Dutch Oven Cooking

Let’s Go Dutch (Oven, That Is)

By Tammy Sapp
May 12, 2014
Dutch Oven With Coals
Robert Kemper

Dutch Ovens are increasingly popular for cooking outdoors—hotter than Five-Alarm Chili!

Whether this is because food seems to taste better when cooked in them, because they’re easy to use with a campfire, or because they harken back to mountain men, cowboys, and Civil War soldiers, many folks agree that Dutch ovens are, well, cool.

Getting started in Dutch oven cooking requires some gear. At minimum, you’ll need a lid lifter, tongs, heavy gloves made especially for camp cooking, wooden utensils, charcoal briquettes, and a Dutch oven, which can range from 5 to 22 inches in diameter and be purchased new or used.

What Makes It “Dutch” Cooking?

Ideas abound about how the flat-bottom cast-iron kettle got its name. John G. Ragsdale, author of Dutch Ovens Chronicled, Their Use in the United States (University of Arkansas Press, 1991), floats three theories:

  1. In 1704, Englishman Abraham Darby visited a Dutch foundry and observed the process for casting brass in dry sand molds. Later, he perfected the method for iron and attributed it to the Dutch.
  2. The pots became associated with the early Dutch traders who peddled them.
  3. Dutch settlers in the Pennsylvania area used similar cast-iron cooking vessels.

The International Dutch Oven Society (IDOS; www.idos.com) has chapters in more than 20 states, and the number continues to grow. Canada has a chapter in Ontario.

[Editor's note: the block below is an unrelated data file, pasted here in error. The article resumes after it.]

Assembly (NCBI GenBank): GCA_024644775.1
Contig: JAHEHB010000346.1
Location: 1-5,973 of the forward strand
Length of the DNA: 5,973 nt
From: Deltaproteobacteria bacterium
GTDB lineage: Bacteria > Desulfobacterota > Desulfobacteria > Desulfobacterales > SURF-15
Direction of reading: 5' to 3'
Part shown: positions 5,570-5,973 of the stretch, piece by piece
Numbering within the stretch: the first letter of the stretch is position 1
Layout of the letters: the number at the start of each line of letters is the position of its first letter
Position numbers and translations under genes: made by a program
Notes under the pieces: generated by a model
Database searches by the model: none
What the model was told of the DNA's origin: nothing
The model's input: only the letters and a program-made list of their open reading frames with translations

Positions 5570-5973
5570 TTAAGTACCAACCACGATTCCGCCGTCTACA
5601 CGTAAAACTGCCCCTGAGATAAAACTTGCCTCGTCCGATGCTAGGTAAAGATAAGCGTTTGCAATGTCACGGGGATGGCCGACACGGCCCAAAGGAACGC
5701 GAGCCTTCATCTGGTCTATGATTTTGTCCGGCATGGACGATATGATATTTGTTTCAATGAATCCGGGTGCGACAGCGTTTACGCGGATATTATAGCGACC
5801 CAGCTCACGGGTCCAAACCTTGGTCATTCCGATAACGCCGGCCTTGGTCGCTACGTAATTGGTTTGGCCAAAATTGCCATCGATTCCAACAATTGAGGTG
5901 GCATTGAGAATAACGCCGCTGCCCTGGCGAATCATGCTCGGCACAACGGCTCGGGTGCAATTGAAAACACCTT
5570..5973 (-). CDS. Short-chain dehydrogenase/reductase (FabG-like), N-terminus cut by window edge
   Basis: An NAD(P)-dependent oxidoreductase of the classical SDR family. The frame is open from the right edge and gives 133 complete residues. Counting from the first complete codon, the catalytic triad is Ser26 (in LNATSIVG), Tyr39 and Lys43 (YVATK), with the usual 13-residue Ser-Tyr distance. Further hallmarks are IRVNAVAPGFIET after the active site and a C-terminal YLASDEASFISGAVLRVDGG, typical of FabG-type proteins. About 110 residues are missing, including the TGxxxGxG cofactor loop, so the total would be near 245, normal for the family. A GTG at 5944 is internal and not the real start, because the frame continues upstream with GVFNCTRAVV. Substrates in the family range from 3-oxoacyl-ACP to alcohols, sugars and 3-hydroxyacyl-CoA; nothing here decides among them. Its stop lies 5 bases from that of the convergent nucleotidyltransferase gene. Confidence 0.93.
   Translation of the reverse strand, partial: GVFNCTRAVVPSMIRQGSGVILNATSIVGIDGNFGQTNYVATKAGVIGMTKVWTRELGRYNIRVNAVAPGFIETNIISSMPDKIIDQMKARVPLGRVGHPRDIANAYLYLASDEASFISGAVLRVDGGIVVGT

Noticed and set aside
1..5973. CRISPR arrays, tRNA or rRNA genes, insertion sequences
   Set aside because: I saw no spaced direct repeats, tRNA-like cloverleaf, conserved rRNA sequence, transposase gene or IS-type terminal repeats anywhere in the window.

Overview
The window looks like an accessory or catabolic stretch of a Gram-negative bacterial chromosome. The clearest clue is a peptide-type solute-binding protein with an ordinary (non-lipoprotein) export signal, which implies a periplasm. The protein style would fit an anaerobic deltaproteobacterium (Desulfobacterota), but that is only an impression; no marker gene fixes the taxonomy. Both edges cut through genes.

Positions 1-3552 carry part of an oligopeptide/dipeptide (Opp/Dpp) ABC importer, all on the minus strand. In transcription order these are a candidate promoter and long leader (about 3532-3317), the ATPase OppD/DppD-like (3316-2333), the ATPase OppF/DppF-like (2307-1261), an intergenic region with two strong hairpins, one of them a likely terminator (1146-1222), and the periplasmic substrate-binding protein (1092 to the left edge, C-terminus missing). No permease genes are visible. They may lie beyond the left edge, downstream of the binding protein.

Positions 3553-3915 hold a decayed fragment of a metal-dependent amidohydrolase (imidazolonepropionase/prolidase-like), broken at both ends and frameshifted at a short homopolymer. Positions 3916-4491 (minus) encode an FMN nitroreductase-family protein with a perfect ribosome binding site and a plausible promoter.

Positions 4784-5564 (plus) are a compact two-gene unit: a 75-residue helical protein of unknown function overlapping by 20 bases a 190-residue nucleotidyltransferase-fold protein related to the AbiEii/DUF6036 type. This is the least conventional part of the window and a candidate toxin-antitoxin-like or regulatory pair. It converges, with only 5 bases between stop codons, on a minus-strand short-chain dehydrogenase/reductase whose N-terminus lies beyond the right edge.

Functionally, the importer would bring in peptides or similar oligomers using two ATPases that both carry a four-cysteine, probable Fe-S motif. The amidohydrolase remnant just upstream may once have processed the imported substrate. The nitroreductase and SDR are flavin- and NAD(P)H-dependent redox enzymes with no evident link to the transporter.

A Colonist’s Crock?

A popular myth suggests that Paul Revere—the excellent metalsmith who made the famous 1775 Midnight Ride—adapted the Dutch oven’s lid to include the flanged lip that holds the coals on top. In fact, the Dutch oven’s lip and three legs—which allow the pot to sit over (not in) coals—appeared in the early 1700s.

How to Arrange Your Briquettes

  • To stew or simmer: approx. 1:1 ratio, above to underneath
  • To broil: checkerboard pattern, approx. 2:1 ratio, above to underneath
  • To fry or boil: checkerboard pattern, all underneath
  • To bake: approx. 2:1 ratio, above to underneath

It’s Pot Skill, Not Pot Luck

Anyone can cook almost anything in a Dutch oven, as long as the pot has a well sealing lid and the temperature is controlled. A secure lid allows heat and internal pressure to build, while preserving moisture so that the food is gently steamed from the inside out. Controlling the temperature takes practice. To attain the 325° to 350°F temperatures required by many recipes, cooks apply a simple formula: In general, use twice as many charcoal briquettes as the size of the Dutch oven. A 12-inch oven would use about 24 briquettes. As a general rule, to increase the temperature 25 degrees, add three briquettes. Place one underneath the pot and two on top. Briquette placement, both on the lid and under the pot, is crucial, too. To prevent hot spots, rotate the lid and pot 90 degrees every 15 minutes, depending on sun, wind, and altitude. Seasoned veterans believe that the nose knows when food is done. Lifting the lid to peek inside can release moisture and lengthen the cooking time.

Join The Dutch Oven Club

IDOS chapters host cook-offs, seminars, demonstrations, and events for the entire family, including Dutch Oven Gatherings (DOGs), where people get together to cook, chat, trade recipes, and eat. Kids have their own cooking event—a Puppy.

Dutch Oven Recipes

Here are a couple of our favorite Dutch Oven recipes which we featured in The Old Farmer's Almanac.

Bacon and Cheese Taters

Cherry Pineapple Dump Cake

Click to find seven more Dutch Oven recipes.

2020 Almanac Calendar Club

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